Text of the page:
Friday, December 28, 2007


I’m an easy going person.

Really. Ask anyone.

Ask my husband. Well, maybe that’s not such a good idea. He’d probably tell you about the time I went out on the deck to see fireworks – and he came out behind me and closed the screen door. Only, I didn’t realize he’d closed the screen door – and I turned around and walked right through it – and I fell on my face and bumped my nose – and I knocked over a chair setting just inside the dinette and it toppled over on top of me. After I stopped seeing stars, I couldn’t stop laughing – but I was mad as hell. The thing of it was – I wasn’t mad at him, but I wanted to be. And he made it worse by being all lovey-dovey one minute – and laughing at me the next. While he was picking me up off the floor, I tried to come up with a reasonable reason why it was all his fault – but there was really no way to make that fly, but then I remembered the time he rolled up the car window on my fingers and maintained that it was my fault – and just thinking about that really ticked me off – and the only excuse he had when I accused him of finger mashing was that it took place thirty years ago. Sheesh. Men really are from Mars.

So don’t ask him.

Maybe ask my kids. I didn’t mess them up too badly. At least, I don’t think so. At least, they are kind enough to pretend to be half-way normal when they are around me – and they probably don’t remember the ax story anyway.

Now that I think about it, that was my husband Johnny’s fault too. Our daughter Carmel was four and our son Nate was a baby. Johnny had to go to Germany for business. Right off the bat, that didn’t sit well with me. Not because he was going – but because I couldn’t go too. I never did like being left behind. Anyway, so I admit to being a little cranky that morning. Mostly cause we all had to get up early to take him to the airport. You could say good-bye at the gate back then – so the three of us stood at the window waving as Johnny’s plane took off – for two weeks – with the keys to our house in Johnny’s pocket.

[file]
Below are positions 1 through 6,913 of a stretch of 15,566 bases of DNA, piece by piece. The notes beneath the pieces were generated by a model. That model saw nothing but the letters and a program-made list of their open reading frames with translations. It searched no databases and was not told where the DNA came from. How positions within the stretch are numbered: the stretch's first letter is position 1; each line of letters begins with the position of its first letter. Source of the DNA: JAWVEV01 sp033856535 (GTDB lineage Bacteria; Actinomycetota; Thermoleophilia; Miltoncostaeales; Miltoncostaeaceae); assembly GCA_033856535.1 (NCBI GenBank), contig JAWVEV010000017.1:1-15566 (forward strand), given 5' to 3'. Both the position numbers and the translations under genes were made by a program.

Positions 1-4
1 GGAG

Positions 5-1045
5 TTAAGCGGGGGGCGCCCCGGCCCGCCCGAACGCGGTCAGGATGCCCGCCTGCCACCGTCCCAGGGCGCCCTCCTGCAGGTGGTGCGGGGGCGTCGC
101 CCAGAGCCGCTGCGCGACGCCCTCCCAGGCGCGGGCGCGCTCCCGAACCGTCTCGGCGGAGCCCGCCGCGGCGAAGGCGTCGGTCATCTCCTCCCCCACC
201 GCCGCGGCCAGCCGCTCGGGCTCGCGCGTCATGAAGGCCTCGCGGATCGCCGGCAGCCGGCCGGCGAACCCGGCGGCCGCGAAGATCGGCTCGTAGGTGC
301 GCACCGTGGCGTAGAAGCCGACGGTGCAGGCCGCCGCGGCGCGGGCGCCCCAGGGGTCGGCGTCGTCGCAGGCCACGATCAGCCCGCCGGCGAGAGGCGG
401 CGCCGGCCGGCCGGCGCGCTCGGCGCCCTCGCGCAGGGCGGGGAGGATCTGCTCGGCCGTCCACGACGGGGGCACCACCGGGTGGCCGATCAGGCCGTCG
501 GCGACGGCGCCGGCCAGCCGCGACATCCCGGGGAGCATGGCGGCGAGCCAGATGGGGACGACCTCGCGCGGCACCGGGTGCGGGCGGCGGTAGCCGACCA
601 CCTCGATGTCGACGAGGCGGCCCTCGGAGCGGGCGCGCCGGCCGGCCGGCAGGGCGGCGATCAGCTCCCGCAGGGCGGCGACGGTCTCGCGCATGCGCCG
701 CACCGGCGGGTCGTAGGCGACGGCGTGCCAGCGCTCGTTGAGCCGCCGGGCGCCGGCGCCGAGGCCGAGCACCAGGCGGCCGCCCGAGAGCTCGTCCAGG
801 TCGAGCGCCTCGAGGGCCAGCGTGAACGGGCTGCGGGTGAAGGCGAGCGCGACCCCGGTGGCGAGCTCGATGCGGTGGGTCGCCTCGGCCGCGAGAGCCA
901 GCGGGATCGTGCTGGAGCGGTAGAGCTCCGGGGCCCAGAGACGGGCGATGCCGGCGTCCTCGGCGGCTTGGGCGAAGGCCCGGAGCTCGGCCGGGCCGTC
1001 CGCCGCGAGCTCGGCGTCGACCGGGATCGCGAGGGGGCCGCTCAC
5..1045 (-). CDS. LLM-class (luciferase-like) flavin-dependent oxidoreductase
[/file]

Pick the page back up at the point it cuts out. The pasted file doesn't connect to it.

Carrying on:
Of course, I didn’t realize this problem until I got home – and it was raining – and the garage was full of other stuff. I left the kids in the car in the driveway while I tried to jimmy open the front door – but as anyone who knows me will tell you, I can’t open anything.

Carmel wound down the Volvo window. “I got to pee pee, Mommy.”

“Hold on, sweetheart. We’ll be inside in a minute.”

“Why don’t you just open the door?”

The little darling was so logical. “Cause Daddy took the key with him to Germany.”

“That silly.” She rolled the window back up.

By this time, I was wet to the bone. I looked around the yard for a rock to smash a window – but decided against it when I realized that I had less money in our checking account than the price of a broken window.

That left the garage. I could open the garage door with the garage door opener – and as luck would have it, the door between the garage and the basement was unlocked. The only remaining problem was that the door at the top of the basement stairs – the one into the kitchen and the rest of the house was locked.

I went back to the car. In the first trip, I carried in my purse and the diaper bag and the baby carrier. In the second trip, I brought in the kids. Holding Carmel’s hand, I stood in the basement at the foot of the stairs with Nate on my hip.

Nate took his thumb out of his mouth and giggled.

“Mommy, I got to pee pee!” Carmel tugged on my shirt.

Hmmm. I looked around the basement. There weren’t any tools or implements of destruction in my line of sight. I thought about Johnny sitting on the plane headed for Germany. He was probably sipping champagne served by voluptuous young flight attendants. He was probably just opening that new novel and relaxing back into the cushions.